July 24, 2015

Making ‘Small Talk’ at Lund – Guest post from Let’s Grow Kids

Posted in 50 Joy Drive, Events, Lund Early Childhood Program (LECP) tagged , , , , , , , , at 9:33 am by Lund

(This blog post appeared as an e-mail sent by Let’s Grow Kids to their supporters, partners and fans.  We’re happy spread the word on our blog too)

Last Sunday, at an event called “Circus-palooza” in Shelburne, a single dad took a deep breath and admitted on camera, “Sometimes it feels like you might as well just sit at home and not work at all. Because the expenses of child care are overwhelming. I can’t keep up.”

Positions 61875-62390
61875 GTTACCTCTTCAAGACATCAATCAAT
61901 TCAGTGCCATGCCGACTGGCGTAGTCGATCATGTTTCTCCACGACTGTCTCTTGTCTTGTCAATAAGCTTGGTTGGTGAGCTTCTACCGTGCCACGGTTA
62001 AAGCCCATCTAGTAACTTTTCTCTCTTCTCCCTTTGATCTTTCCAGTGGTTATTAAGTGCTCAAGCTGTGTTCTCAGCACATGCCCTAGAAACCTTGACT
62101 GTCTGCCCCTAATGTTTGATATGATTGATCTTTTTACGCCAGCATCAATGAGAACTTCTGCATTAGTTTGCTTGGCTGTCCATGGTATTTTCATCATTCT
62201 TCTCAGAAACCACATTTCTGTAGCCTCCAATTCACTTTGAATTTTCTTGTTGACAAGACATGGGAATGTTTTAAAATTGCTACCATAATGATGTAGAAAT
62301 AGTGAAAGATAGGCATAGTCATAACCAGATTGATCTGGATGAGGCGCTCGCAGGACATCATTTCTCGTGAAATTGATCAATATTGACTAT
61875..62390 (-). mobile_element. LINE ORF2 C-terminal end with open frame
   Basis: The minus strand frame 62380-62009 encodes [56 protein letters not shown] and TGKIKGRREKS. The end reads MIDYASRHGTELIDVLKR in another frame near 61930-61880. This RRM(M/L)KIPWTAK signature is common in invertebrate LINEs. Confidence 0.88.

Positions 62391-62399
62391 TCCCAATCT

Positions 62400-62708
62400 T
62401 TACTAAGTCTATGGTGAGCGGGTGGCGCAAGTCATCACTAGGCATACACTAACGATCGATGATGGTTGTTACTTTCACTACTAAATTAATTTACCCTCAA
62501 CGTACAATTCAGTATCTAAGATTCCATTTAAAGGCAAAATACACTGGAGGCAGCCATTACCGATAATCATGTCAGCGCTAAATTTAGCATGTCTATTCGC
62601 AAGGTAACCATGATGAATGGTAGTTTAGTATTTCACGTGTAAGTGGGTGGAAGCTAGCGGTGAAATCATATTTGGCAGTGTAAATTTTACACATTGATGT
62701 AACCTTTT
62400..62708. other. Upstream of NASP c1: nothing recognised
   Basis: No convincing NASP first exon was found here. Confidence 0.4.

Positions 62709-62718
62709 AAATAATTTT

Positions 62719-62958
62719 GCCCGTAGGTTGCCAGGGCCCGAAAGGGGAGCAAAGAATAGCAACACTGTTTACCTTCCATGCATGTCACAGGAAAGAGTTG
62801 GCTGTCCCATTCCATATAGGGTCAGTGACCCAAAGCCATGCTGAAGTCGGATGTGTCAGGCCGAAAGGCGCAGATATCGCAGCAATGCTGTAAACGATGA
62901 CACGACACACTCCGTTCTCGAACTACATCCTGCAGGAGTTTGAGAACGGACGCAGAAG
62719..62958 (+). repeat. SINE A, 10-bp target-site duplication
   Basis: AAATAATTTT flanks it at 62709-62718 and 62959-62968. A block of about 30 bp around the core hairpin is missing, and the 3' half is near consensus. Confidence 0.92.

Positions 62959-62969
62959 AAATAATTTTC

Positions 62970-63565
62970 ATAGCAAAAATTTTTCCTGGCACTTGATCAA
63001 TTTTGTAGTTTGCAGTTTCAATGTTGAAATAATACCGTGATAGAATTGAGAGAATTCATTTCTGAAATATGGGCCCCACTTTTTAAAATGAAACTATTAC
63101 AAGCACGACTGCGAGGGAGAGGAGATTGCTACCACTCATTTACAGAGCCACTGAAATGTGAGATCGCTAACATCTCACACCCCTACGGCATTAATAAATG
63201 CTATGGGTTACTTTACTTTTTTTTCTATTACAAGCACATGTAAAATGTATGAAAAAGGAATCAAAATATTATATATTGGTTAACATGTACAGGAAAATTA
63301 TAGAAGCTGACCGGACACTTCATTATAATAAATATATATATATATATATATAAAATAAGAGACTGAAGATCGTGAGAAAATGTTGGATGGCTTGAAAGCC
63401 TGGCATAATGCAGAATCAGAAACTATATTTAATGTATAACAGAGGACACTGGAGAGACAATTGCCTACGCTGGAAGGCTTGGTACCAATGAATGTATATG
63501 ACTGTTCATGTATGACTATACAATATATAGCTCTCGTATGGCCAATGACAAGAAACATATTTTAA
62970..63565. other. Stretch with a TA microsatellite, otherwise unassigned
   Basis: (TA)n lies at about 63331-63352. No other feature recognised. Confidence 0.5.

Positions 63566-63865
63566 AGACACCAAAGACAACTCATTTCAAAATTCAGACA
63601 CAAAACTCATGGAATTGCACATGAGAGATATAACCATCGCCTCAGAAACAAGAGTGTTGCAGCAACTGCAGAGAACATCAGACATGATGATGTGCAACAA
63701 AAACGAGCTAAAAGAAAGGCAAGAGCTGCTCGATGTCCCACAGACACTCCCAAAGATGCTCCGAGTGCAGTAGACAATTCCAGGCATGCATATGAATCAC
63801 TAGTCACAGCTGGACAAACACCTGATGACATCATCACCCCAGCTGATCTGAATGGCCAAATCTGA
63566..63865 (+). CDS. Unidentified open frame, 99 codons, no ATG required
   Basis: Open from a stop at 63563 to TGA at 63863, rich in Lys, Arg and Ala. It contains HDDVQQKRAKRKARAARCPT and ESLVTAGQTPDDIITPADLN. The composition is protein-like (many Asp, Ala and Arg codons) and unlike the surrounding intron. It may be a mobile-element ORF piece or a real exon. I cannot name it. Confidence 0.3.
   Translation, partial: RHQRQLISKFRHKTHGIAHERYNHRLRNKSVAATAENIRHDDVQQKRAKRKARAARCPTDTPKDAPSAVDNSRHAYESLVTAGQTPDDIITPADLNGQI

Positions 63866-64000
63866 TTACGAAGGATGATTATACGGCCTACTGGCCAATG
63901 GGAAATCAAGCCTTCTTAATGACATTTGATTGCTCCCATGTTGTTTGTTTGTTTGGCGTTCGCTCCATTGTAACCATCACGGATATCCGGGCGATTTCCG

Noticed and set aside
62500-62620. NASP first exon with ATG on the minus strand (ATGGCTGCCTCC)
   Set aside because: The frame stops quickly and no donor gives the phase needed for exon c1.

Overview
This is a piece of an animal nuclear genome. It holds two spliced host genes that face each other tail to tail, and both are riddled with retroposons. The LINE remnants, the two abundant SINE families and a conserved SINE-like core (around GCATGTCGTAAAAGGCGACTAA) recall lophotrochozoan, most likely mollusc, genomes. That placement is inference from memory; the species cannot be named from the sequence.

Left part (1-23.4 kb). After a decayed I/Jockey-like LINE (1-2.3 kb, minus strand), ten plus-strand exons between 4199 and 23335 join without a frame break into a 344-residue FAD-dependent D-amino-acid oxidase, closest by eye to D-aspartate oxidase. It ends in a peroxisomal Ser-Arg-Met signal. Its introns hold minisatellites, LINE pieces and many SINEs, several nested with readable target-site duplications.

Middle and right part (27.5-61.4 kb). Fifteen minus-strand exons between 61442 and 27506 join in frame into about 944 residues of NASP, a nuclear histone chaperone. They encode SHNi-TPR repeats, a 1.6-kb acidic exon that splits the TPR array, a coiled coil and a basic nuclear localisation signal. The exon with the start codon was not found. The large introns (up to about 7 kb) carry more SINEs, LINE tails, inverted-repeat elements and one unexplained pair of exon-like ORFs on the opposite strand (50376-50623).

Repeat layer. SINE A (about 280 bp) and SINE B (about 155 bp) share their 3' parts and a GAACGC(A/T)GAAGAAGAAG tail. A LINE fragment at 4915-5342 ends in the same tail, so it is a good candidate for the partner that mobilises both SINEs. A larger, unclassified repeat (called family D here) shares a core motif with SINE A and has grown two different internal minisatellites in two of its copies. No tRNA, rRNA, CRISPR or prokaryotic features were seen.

This hard-working dad was participating in an interview for Small Talk, a new initiative of Let’s Grow Kids and several key partners to collect the personal stories of Vermonters who have interacted with Vermont’s early childhood system.

The Circus-palooza interviews were a test run for Small Talk’s official launch event this past Tuesday at the Lund Early Childhood Education Program in South Burlington. The Small Talk team interviewed seven more Vermonters at the Lund site—including parents, providers and State Representative Barbara Rachelson, who is the Executive Director of Lund (below speaking with LGK Campaign Director Robyn Freedner-Maguire).